September 01, 2005


Apparently the Thai film industry is experiencing a crisisApparently the Thai film industry is experiencing a "crisis" according to the Culture Minister, Tipawadee Meksawan, who wants to "inject new life into the dying industry" according to this Bangkok Post story.

They plan to create a department that will be like Korea's KOFIC to spread the joy of Thai movies around the world. But what's the crisis? I know THE TIN MINE didn't perform up to expectations, and TOM YUM GOONG keeps getting bad reviews (but that's not stopping it from making a zillion baht), but does anyone know what's going on to warrant the alarm?

Things look good from a creative standpoint with the World Film Festival Bangkok announcing that it's going to try to use the American ratings system this year hoping that if the experiment is successful maybe the Culture Ministry will think about setting up the ratings system in Thailand, allowing filmmakers to tackle more controversial topics (except for religious topics and stories about the monarchy, which the assistant director of the festival agrees might need censoring; of course, this is the guy who one paragraph earlier says that violent films can lead children into behavior like drugs! And crime!). The festival itself doesn't seem particularly Thai Film friendly yet as it hasn't announced a single Thai film in its line-up (besides an Apichatpong Weerjasethakul short - of course they've also only announced one Asian film, Tsai Ming-liang's porn-musical THE WAYWARD CLOUD).

So where's the fire? Anyone? Bueller?

September 1, 2005 at 10:33 AM in News | Permalink


I saw this article in the Post and, yes, it does seem a little out-of-the-blue. But although production levels remain high, many films are performing poorly and overall quality is still low - this year has delivered hardly any really satisfying films, and certainly nothing that could be considered excellent. And behind the scenes some film companies are facing difficulties: Matching Media cut it's production slate and Film Bangkok was effectively shut down. But if the industry is approaching crisis, the government should bear some responsibility as - unlike Korea, Japan, Singapore - it has resolutely failed to do anything to encourage, nurture or support young filmmaking talent in the country. It seems that the government is now looking to get more involved - it also plans to give censorship responsibilities to the Culture Ministry, rather than the police committees that currently call the shots - which from one point of view might seem a positive step. But I doubt the Ministry will simply seek to foster a comfortable, efficient environment in which for filmmakers to do their own thing. More likely, they'll blunder in and start interfering with everyone's business. On a brighter note, though, the one aspect of the World Film Fest that might help is the Produire au Sud workshop which will try to develop dynamic young producers, the type of which Thailand unfortunately lacks.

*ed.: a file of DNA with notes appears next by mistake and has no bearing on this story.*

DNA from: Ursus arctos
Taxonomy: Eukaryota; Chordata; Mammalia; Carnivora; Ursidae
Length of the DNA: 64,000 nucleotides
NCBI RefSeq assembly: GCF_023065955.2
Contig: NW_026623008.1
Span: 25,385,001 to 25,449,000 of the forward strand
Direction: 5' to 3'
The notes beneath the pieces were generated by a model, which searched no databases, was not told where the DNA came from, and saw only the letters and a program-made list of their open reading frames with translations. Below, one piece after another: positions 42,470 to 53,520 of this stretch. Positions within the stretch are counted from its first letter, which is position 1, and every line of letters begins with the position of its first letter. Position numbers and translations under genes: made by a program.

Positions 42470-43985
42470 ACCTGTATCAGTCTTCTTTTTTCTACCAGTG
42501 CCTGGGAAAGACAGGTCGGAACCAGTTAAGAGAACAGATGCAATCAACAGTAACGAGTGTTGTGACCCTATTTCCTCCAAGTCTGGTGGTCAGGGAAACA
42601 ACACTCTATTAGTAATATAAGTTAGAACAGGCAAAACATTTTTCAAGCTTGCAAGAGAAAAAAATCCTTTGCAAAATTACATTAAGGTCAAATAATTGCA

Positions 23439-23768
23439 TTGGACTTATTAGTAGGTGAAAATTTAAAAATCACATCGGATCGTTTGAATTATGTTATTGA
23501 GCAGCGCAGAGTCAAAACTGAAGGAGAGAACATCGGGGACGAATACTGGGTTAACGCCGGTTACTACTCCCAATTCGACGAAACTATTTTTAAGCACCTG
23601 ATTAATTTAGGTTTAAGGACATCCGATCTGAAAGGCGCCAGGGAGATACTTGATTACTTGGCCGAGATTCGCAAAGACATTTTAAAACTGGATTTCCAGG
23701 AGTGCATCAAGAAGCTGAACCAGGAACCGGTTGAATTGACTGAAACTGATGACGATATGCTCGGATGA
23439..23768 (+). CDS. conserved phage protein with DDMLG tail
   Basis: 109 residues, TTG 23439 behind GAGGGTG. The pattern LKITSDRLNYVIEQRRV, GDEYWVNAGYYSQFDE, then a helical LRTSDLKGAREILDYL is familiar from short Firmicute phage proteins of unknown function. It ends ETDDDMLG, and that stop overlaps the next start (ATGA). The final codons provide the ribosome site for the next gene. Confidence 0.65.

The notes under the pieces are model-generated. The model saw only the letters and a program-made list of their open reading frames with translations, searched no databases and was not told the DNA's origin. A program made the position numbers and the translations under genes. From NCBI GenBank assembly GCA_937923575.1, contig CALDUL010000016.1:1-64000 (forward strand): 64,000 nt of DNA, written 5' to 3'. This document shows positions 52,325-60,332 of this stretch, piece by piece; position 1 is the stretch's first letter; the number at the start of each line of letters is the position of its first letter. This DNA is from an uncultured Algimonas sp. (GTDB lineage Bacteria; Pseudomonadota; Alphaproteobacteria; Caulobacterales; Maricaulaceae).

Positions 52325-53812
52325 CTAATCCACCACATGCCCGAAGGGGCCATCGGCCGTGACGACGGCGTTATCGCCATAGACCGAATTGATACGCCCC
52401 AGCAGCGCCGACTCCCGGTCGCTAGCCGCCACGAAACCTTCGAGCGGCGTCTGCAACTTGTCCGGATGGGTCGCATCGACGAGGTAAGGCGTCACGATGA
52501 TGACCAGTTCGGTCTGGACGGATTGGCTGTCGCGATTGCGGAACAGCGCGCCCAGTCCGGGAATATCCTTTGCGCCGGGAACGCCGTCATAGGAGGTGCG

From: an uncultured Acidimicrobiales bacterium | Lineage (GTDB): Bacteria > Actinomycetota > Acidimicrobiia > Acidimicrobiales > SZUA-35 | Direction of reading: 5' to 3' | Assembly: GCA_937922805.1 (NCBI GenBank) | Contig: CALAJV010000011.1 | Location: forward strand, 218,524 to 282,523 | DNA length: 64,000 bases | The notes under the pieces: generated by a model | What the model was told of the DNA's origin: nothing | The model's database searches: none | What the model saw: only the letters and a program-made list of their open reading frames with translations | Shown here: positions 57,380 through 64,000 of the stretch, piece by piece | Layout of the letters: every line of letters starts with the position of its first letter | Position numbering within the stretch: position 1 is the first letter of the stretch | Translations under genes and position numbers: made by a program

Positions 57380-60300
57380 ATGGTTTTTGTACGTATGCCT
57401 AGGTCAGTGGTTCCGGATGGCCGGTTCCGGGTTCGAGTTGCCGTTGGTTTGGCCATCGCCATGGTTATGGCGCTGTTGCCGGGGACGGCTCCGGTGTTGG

Posted by: Rob | Sep 1, 2005 10:03:02 PM

Thanks, Rob. If anyone else wants to clarify or add to what the "crisis" is I'd really appreciate it.

You know, Hong Kong film folk used to complain all through the 90's that there was little to no support for their film industry from the HK govt. At first they didn't need it, but as the global market got tighter it became absolutely necessary. Now they have some support, but not tons. It's still better than nothing.

Korea's KOFIC has been pretty awe-inspiring in its efforts and I think they have a lot to do with Korea's high profile on the international stage. Although I question some of their efforts (jetting around the world and interviewing random idiots - like me and the other Subway guys - about our impressions of Korean film doesn't seem very productive) there's no denying that they help to maintain Korea's shiny image in the global marketplace.

Posted by: Grady Hendrix | Sep 2, 2005 11:44:22 AM

As you may have spotted, the Post has another, longer piece about the government's desire to emulate the success of KOFIC, though it's short on specific detail.

It seems to me, though, that there are at least two major differences between the two countries. First, Korea's is a unique situation because of the quota system that underpinned the growth of Korean films in recent years; second, and more important, Korea has an incredibly cine-literate film culture which Thailand completely lacks. Because the Thai industry still doesn't have much idea how to make money from the international market, almost all films still play exclusively to the low-brow domestic audience. "Art films" like Last Life in the Universe don't get to play on many screens because they don't have a built-in local audience and distributors don't know how to market them in ways which might broaden their appeal.

As such, this "crisis" is probably not so much financial as a crisis of identity. The industry has been desperate searching for a formula for films which can appeal at home and overseas, but are finally realising that it simply isn't possible: Thai and western sensibilities are too far removed from each other. The Tin Mine will probably be the last time anyone spends a lot of money trying to create a film which plays to both markets. (In trying to satisfy everyone, that film ended up satisfying no one.) From now on, I believe Thai film companies will have to choose one way or the other. Most will stick to the ghost comedies which locals like so much, whereas a company like Five Star appears to be abandoning the home market and concentrating on directors like Pen-ek and Wisit whose films lose money in Thailand but will sell abroad. But Thais like to be able to market their culture in a very clearly-defined way, and this dichotomy causes all kinds of tensions about what is a real "Thai" film.

Posted by: Rob | Sep 3, 2005 1:43:31 AM

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